House Dems vote to subpoena Ivanka Trump, Jared Kushner for personal emails, texts

The House Oversight Committee voted along party lines Thursday to authorize subpoenas for personal emails and texts used for official business by top White House aides, including Ivanka Trump and her husband Jared Kushner.

Rep. Elijah Cummings, D-Md., the panel's chairman, said the committee has obtained "direct evidence" that the president's daughter, Kushner and other top aides were using personal accounts for official business in violation of federal law and White House policy.

"What we do not yet know is why these White House officials were attempting to conceal these communications," Cummings said, adding that the White House has refused to produce a single piece of paper this year in response to the investigation.

WATCH: TLAIB CLASHES WITH JIM JORDAN AFTER SAYING IVANKA AND JARED 'DON'T HAVE ANY PRIVACY ANYMORE

Cummings said Ivanka Trump has used private email accounts for official business while her husband has used the messaging application WhatsApp. Former White House chief strategist Steve Bannon also used private accounts for personal business, Cummings said.

Republicans called the subpoenas unnecessary and said Ivanka Trump and Kushner are cooperating with the committee. The subpoenas were approved 23-16 on a party-line vote. Cummings also announced Thursday that the House Oversight Committee would postpone a vote on whether to recommend that White House counselor Kellyanne Conway be held in contempt of Congress, as talks continued with the Trump administration.

The committee's investigation comes after Ivanka Trump last year dismissed any comparison to the use of private email by former Secretary of State Hillary Clinton, which prompted an FBI investigation and inspired the "Lock her up!" chant at Donald Trump's 2016 campaign rallies.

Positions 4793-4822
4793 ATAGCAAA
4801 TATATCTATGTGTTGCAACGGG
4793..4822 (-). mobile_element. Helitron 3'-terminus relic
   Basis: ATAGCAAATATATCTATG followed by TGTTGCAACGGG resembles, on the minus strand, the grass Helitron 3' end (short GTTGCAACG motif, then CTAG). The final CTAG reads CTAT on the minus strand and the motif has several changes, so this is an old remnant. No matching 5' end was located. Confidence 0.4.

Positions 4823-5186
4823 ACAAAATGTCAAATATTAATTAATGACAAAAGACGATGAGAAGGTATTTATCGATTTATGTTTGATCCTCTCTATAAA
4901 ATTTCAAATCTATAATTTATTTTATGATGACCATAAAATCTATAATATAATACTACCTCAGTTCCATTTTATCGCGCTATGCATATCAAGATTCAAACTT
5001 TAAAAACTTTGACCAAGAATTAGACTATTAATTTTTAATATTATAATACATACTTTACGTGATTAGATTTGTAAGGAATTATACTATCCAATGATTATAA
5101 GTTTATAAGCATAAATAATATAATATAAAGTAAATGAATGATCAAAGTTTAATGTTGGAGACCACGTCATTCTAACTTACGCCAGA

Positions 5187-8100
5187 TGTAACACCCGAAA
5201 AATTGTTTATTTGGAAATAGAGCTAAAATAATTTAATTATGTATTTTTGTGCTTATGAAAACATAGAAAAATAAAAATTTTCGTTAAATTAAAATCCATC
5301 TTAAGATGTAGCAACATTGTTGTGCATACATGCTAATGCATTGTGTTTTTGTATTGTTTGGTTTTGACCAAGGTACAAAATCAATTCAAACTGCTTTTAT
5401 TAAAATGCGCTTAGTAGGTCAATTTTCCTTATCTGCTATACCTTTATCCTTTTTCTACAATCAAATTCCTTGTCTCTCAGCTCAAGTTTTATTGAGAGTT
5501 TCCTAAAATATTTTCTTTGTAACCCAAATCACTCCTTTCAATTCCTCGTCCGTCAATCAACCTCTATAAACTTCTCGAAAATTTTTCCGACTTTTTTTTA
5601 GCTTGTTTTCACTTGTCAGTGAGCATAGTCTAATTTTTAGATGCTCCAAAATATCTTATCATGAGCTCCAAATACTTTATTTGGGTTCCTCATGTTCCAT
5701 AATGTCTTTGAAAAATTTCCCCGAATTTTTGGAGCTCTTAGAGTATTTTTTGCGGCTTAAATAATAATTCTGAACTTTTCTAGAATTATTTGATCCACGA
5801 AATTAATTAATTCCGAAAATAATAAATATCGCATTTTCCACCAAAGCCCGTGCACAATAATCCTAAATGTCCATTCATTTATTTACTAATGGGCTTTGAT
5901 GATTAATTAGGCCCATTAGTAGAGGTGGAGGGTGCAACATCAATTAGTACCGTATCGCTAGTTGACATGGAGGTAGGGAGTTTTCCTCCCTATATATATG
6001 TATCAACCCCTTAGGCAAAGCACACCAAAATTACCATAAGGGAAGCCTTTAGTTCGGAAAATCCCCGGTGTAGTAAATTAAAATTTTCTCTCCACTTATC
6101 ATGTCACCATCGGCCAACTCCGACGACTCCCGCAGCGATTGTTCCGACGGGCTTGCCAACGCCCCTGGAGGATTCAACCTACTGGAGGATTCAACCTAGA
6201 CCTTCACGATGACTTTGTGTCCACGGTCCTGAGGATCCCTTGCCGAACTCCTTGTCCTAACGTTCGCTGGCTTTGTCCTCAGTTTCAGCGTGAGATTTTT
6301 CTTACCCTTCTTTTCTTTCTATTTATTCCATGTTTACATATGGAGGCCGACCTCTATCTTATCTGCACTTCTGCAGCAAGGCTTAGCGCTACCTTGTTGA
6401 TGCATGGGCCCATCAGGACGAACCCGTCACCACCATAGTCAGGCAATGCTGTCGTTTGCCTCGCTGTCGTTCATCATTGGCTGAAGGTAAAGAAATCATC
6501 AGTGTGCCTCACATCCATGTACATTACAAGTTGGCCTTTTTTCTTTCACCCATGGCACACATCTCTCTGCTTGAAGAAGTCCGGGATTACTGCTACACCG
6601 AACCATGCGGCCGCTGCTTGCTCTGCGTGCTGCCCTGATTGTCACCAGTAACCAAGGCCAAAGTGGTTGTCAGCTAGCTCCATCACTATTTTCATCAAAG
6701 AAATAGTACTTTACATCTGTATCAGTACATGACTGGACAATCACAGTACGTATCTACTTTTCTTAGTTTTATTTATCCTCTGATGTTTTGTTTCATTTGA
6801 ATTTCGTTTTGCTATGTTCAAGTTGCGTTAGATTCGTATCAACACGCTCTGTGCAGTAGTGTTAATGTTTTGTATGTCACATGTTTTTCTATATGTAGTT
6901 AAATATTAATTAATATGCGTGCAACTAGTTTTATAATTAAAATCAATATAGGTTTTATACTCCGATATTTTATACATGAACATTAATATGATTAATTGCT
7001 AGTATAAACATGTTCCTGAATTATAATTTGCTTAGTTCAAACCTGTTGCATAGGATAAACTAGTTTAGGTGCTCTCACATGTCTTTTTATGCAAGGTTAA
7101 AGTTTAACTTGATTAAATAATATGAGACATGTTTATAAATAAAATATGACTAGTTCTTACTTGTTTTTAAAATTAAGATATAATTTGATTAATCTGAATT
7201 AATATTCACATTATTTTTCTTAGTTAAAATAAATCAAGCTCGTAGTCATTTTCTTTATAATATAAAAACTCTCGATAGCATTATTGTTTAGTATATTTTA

In her time as the top U.S. diplomat, from 2009 to 2013, Clinton sent thousands of emails using a private server set up at her home in Chappaqua, N.Y. The FBI found classified information in some of the emails that were sent or received on the nongovernment system, but federal authorities declined to pursue charges against Clinton.

CUMMINGS CONCERNED ABOUT JARED, IVANKA PRIVATE EMAILS, TEXTS

Last year, The Washington Post reported that Ivanka Trump sent hundreds of emails about government business from a personal email account to White House aides, Cabinet members and her assistant. The newspaper said many of those communications, during the early months of the administration, violated federal public records rules.

Ivanka Trump's lawyer, Abbe Lowell, has said that since September 2017, his client always forwards official business to her White House account.

U.S. Rep. Jim Jordan of Ohio, the oversight panel's top Republican, said Democrats were frustrated after high-profile hearings Wednesday with former Special Counsel Robert Mueller failed to generate momentum to impeach President Donald Trump. The subpoenas were being issued "purely for politics," he said.

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Jordan also clashed with Rep. Rashida Tlaib, D-Mich., during the hearing when the member of "the Squad" of far-left Democrats suggested that Ivanka Trump and Jared Kushner no longer have an expectation of privacy as senior White House advisers.

Tlaib claimed it was "unprecedented" that Jordan and others were trying to protect family members of the administration. Jordan responded by asserting that the nature of the subpoena was "unprecedented" as was the personal information it was pursuing.

Jordan, who served on the House Benghazi panel and was among Clinton's sharpest critics, said Clinton "exclusively used a private server" and destroyed more than 30,000 emails. Ivanka Trump, by contrast, "inadvertently" used a private account "on a few rare occasions" before correcting her actions, he said.

Fox News’ Sam Dorman and the Associated Press contributed to this report.